Property News

Property Developer Given Record Fine After Building Flats Without Planning Permission

Em Morley - December 16, 2015

A property developer has been handed a record-breaking fine after building a six-storey block of flats without planning permission.

Yusuf Sarodia has been battling Hackney Council over the multi-million pound matter since 2011.

Sarodia, 62, has continually refused the authority’s request to demolish the tower. He has now been hit with a £735,000 fee to pay and has still not knocked the building down.

The entrepreneur is the director of Garland Development and managed the construction of the 34-flat premises in Hoxton, east London.

Each flat is estimated to be worth £300,000, meaning that the whole building could be valued at over £10m – it is therefore no surprise that Sarodia does not want to tear it down.

In August, Hackney Council ordered Sarodia and his firm to pay a confiscation order of £700,000, plus over £25,000 in costs. However, he did not act and now, the block of flats is still there. It is currently empty.

Sarodia and his company were then taken to Snaresbrook Crown Court and fined a further £10,000.

Hackney Council’s Andrew Woollard comments: “The planning service has never seen this amount of confiscation before. We think it is a record figure.”

He states that Sarodia did not gain approval from the relevant authority to build the flats.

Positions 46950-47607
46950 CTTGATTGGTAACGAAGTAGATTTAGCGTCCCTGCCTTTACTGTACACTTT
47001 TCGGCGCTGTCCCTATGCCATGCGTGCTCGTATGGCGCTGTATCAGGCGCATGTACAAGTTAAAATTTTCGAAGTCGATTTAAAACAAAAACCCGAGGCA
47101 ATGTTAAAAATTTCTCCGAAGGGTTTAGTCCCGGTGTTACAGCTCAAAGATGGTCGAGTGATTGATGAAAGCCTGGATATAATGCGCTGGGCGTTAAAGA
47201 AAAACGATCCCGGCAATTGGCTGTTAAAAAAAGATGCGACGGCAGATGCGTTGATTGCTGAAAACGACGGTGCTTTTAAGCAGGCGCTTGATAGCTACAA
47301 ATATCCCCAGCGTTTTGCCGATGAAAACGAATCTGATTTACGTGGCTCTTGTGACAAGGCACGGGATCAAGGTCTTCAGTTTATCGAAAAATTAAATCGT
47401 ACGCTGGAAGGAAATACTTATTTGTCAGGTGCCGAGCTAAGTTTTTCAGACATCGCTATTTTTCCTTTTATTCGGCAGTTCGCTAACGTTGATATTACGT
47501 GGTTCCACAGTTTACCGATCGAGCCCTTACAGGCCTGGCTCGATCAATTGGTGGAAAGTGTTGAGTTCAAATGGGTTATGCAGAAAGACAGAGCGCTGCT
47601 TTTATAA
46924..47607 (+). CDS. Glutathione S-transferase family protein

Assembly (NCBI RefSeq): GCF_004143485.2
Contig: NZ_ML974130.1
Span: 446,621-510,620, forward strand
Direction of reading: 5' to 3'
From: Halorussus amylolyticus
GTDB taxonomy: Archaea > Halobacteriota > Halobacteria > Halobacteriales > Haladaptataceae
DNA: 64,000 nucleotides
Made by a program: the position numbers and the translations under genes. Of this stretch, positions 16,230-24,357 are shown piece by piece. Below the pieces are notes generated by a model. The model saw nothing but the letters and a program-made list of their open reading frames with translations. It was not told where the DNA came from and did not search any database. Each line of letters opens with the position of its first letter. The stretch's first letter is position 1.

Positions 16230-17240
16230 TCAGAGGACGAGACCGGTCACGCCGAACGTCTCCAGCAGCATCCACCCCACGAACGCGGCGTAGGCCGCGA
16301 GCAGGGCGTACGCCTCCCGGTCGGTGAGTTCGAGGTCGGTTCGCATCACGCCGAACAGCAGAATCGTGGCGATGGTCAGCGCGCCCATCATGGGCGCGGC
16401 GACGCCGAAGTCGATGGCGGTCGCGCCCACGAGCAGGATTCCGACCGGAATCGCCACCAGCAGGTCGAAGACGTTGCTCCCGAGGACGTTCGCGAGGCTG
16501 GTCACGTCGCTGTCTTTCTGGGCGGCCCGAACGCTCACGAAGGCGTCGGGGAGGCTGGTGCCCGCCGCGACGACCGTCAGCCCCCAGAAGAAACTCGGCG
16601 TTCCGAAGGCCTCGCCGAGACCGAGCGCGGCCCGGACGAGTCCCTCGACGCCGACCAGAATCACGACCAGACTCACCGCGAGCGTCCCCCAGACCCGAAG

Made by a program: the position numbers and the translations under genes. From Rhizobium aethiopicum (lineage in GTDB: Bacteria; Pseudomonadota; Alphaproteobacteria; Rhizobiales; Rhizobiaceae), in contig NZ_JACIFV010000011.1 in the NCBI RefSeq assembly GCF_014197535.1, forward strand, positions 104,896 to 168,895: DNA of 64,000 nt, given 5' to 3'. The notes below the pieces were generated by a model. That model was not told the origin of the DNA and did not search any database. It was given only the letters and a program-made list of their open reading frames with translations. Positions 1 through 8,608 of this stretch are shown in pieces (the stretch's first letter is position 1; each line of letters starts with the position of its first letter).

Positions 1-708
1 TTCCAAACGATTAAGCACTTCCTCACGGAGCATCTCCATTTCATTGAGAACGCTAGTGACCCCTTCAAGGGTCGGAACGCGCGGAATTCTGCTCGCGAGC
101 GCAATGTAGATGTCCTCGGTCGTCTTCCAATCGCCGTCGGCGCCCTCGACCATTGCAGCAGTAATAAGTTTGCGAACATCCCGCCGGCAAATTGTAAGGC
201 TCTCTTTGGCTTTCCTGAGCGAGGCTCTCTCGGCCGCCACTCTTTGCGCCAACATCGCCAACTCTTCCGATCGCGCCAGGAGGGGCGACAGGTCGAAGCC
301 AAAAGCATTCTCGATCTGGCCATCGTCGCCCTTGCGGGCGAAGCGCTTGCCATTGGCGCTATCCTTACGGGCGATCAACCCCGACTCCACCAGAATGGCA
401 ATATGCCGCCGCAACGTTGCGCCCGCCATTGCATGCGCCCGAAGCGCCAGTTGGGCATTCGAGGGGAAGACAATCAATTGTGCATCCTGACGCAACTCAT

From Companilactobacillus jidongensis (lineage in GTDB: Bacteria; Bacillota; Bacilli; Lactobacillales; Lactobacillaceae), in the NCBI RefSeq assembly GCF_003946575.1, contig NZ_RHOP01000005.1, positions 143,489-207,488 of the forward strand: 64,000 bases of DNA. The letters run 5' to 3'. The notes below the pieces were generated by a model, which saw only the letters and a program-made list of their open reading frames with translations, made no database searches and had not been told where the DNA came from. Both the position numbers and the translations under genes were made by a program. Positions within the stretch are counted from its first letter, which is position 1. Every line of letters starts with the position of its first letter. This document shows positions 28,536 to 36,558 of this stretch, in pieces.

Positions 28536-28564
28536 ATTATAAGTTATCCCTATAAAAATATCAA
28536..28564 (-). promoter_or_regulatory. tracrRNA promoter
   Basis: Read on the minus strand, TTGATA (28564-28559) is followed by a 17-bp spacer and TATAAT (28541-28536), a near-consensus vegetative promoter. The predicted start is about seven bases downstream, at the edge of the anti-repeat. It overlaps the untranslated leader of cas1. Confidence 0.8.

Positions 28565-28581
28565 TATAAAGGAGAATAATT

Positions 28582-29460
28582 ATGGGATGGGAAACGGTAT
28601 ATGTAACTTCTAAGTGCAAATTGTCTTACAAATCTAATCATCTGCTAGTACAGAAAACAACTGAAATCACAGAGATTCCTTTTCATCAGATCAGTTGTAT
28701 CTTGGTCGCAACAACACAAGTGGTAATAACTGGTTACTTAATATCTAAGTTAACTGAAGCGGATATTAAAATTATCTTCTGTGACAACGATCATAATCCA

He adds: “We told him to demolish it, which he did not do, hence why the action was taken. The confiscation order of £700,000 is a reflection of all the rent he’s got since he built it. He would have been fined a lot more if it wasn’t for the order already in place.”1

Sarodia claims to have been victimised by the council, but has agreed to pay the fine “next month”.

He says: “I am a simple person, I don’t use outside builders, I do it myself. Everybody makes mistakes. But we have not done any drugs here or had prostitutes in here.

“I have not done anything wrong, I have given the residents a good sized bathroom and good sized bedroom. Nobody’s saying it’s a bad building, I don’t know what the problem is here. When I built the site, in the beginning I did as what was on the plan, but I put in a few extra windows.”1 

However, the council insists that it will take further enforcement action if the building isn’t demolished.

Councillor Guy Nicholson, Cabinet Member for Regeneration at Hackney Council, states: “Anyone who thinks they have a right to build in Hackney without first obtaining planning permission must realise that the council will take action against those who flout the rules.

“Putting up a building without planning permission is not only breaching planning law but to be quite frank, puts at risk the safety of residents and neighbouring properties.”1

It is reported that money received from Sarodia’s fine will be used by the council to reinvest in local services.

The council will receive one third of the sum, with the remaining two-thirds split between the court and the Treasury.